A much-needed rain did not stop Louisiana farmers and rice industry personnel from attending RiceTec’s field day at Mowata, La.
RiceTec technical service rep Cullen Minter of Welsh, La., led the local field day to introduce new product options that RiceTec is making available to growers.
“We are thrilled with the results of our newest hybrids,” Minter said. “For the past several years, RiceTec’s focus has been to develop hybrids that meet the needs and desires of rice farmers, with the main goals being yield, grain quality and standability.”
Other characteristics, such as grain retention and maturity ranges, have also been high priorities. These options will add value for the grower, Minter said.
“Starting today, RiceTec’s hybrids not only produce yields and grain quality that meet or exceed industry standards, but also feature grain retention as good as or better than Clearfield XL745,” Minter said.
RiceTec’s hybrids will exhibit a larger range in days to maturity, which will help the farmer maintain planting efficiency and also spread harvest over two to three weeks rather than a few days.
RiceTec understands the importance of the ratoon crop in the coastal area and is continuing to work toward hybrid options and management practices that will increase the value of a second crop to customers.
“Clearfield XP751 has a shorter stature and is the first hybrid released by RiceTec that exhibits semidwarf characteristics,” said Minter. “In addition to being about five days earlier in maturity than other hybrids, it has also been the highest yielding in south Louisiana trials.”
With its earliness and shortness, Clearfield XP751 has proven to be a great fit for coastal rice growers. Initial testing shows second-crop yields are increased compared with previous hybrids. The anticipated release date for Clearfield XP751 is 2012.
Another new hybrid, Clearfield XP756, is anticipated to be available date for the 2011 planting. About seven days later in maturity than Clearfield XL745, this hybrid shows a 3 to 5 percent yield advantage over Clearfield XL745. The combination of these two products equals about a 12- to 14-day harvest interval.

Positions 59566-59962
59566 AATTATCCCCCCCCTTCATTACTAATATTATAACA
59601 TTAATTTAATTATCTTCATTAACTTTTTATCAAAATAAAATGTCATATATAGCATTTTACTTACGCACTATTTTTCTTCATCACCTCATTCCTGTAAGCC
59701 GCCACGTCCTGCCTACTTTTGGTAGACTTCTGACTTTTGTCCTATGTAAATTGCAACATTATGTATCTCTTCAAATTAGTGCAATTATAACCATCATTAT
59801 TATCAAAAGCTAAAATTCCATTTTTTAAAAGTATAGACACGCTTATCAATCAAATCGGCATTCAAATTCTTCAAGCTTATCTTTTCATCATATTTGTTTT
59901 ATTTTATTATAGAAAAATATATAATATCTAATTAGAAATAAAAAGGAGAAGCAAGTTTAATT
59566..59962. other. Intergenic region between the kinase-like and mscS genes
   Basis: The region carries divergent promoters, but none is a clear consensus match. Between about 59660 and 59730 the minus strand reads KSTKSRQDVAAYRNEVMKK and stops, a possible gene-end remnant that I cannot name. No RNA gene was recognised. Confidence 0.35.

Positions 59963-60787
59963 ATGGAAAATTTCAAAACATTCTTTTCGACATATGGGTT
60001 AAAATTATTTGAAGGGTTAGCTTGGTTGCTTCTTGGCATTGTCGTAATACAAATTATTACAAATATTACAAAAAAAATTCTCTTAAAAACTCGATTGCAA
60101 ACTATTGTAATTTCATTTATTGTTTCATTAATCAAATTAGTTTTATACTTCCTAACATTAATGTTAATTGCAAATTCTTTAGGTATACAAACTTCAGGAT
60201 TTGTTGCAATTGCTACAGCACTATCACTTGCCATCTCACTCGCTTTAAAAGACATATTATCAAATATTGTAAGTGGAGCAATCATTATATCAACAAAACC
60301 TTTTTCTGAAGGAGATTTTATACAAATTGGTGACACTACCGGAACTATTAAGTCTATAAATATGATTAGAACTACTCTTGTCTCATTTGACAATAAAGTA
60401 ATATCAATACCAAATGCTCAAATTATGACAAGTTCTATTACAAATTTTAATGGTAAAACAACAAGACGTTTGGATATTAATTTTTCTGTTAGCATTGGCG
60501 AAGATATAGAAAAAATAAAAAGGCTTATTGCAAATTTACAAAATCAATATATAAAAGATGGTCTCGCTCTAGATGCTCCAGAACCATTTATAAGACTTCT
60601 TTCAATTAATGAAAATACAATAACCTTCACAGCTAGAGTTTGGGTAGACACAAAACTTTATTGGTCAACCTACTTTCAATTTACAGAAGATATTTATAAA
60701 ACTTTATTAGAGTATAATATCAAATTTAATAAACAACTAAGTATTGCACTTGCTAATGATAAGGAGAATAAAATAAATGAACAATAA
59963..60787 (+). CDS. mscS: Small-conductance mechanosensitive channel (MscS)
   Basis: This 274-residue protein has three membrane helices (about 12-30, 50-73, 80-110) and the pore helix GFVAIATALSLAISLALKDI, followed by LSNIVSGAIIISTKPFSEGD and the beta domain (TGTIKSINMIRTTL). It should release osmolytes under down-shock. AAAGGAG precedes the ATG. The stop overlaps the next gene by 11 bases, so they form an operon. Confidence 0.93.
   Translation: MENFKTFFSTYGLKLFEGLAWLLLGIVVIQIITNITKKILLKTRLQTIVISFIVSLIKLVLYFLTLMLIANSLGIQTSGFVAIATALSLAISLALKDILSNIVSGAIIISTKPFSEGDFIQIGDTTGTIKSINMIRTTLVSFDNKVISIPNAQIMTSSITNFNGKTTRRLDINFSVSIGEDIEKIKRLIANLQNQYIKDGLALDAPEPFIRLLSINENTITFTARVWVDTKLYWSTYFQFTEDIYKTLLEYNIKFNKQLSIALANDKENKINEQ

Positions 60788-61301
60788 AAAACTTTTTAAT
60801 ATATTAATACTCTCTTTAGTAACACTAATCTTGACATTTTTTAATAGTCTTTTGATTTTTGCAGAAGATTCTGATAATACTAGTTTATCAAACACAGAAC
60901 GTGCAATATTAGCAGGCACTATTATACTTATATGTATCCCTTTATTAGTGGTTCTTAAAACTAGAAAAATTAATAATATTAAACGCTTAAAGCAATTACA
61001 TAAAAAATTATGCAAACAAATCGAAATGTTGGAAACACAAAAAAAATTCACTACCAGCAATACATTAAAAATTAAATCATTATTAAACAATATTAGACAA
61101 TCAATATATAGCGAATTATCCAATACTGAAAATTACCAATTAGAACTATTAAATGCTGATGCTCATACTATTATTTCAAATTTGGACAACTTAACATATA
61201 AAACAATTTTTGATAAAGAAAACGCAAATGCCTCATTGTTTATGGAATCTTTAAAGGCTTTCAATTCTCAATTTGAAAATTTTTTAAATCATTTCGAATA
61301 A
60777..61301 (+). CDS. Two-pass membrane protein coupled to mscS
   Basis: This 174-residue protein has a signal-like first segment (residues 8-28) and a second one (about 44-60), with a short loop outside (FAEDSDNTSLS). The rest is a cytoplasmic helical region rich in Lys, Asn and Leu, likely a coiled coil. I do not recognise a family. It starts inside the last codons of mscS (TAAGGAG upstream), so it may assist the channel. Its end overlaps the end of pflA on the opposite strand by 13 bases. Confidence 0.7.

“We are also bringing some new conventional hybrids to the market,” Minter said. “XP753 is showing about a 10 percent yield advantage over the well-known XL723 and will give growers another option for rotation, in addition to being a great fit in acres where there is little or no red rice pressure.”
XP752 is the first hybrid that will address the itching concern many farmers have expressed. The nonpubescent hybrid has RiceTec’s hallmark disease package as well as good grain quality and higher yield than XL723.
Questions were raised regarding the grain retention of previous RiceTec hybrids, and the company is working diligently to address these concerns.
“First and foremost, RiceTec is making grain retention a high priority with any new hybrids we bring to the market,” Minter said. “Second, trials will help us develop management recommendations for fields where grain retention has been an issue.”
RiceTec will develop data and guidelines for the industry in the near future. Although grain retention can be an issue with certain hybrids, company representatives will continue to help customers harvest on time and help guide them toward rotation practices that will manage the Clearfield system to maintain its longevity in the market.
Data show that RiceTec hybrids do not have a higher rate of dormancy than conventional varieties, as some have claimed. RiceTec is working with growers and industry leaders to collect data and help manage all facets of the rice crop to make the most of rice growers’ bottom line.
Headquartered in Alvin, Texas, RiceTec Inc. has been developing hybrid rice seed since 1988, offering the first commercial hybrid rice seed product in 1999. RiceTec was founded on the premise that modern, technology-based breeding techniques — combined with a broad, diverse germplasm collection — allow for efficient development and economical production of superior hybrid seed products, as well as specialty rice for consumer markets.
RiceTec also has research centers in Harrisburg, Ark., and at off-season locations in Puerto Rico, which allows the company to grow and test rice year-round.